Fossicking in a cupboard the other day, I came upon a piece of writing I’d done late in the last century. It contains a splendid anecdote which I can now share with you:
In 1994 my sister, who lives in the United States, was on a visit back to England for a couple of weeks. One day we decided to pay a visit of homage to St Patrick’s Roman Catholic cemetery in Leytonstone, wherein lie buried the five Franciscan nuns whose drowning in the mouth of the Thames in December 1875 was the event which sparked Gerard Manley Hopkins to write The Wreck Of The Deutschland. It was an overcast day in late summer, and we trudged aimlessly around the stones, unclear as to what sort of tomb or edifice we were looking for. It is a fairly small cemetery, and after half an hour or so we were on the point of abandoning the search – I think it was beginning to rain – but as we were going back towards the gates we noticed that a light was on in the shabby one-storey building near the entrance. We went in, and were greeted by some sort of cemetery attendant. My sister began, rather haltingly, to explain that we were looking for the grave of some nuns who had been drowned and whom the poet Hopkins had written a… – The attendant held up a hand to stop my sister in mid-flow and, looking over his shoulder towards an ajar door behind him, called “Oi, Mario! Them nuns what drowned…” Enter Mario, another cemetery worker, who promptly led us to the plot, asked if we were German (as the nuns had been), and explained that “quite a few people come to look at them nuns”. My sister began a brief tutorial on Hopkins, but I think Mario had heard it all before – having delivered us to our tombstone, he rapidly headed back to whatever he had been doing before. Ever since, I have mentally subtitled Hopkins’ great poem “Them Nuns What Drowned”.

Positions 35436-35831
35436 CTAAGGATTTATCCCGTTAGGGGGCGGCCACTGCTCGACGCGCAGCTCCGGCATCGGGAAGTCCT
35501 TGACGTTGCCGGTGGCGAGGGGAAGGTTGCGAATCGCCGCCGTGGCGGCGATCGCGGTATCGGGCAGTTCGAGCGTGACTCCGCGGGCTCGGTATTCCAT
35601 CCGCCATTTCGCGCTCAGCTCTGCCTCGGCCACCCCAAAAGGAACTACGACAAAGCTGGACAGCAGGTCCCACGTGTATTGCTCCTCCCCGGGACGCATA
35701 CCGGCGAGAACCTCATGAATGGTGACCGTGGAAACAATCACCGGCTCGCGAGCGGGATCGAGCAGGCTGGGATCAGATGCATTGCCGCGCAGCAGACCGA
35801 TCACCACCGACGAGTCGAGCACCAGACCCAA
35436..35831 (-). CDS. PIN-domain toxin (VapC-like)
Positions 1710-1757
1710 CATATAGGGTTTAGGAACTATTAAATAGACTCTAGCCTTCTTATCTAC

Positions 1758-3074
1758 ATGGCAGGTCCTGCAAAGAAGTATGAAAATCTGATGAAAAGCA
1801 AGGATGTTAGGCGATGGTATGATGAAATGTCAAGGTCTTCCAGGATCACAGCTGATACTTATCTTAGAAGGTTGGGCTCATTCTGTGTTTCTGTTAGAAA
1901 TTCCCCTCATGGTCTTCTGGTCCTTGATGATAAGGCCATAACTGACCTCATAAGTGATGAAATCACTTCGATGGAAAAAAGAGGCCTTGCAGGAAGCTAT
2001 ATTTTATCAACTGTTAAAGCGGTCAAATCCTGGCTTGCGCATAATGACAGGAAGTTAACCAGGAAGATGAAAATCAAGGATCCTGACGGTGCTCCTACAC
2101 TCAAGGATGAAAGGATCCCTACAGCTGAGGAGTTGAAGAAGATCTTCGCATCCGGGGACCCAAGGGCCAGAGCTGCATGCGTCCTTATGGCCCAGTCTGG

Photograph courtesy of findagrave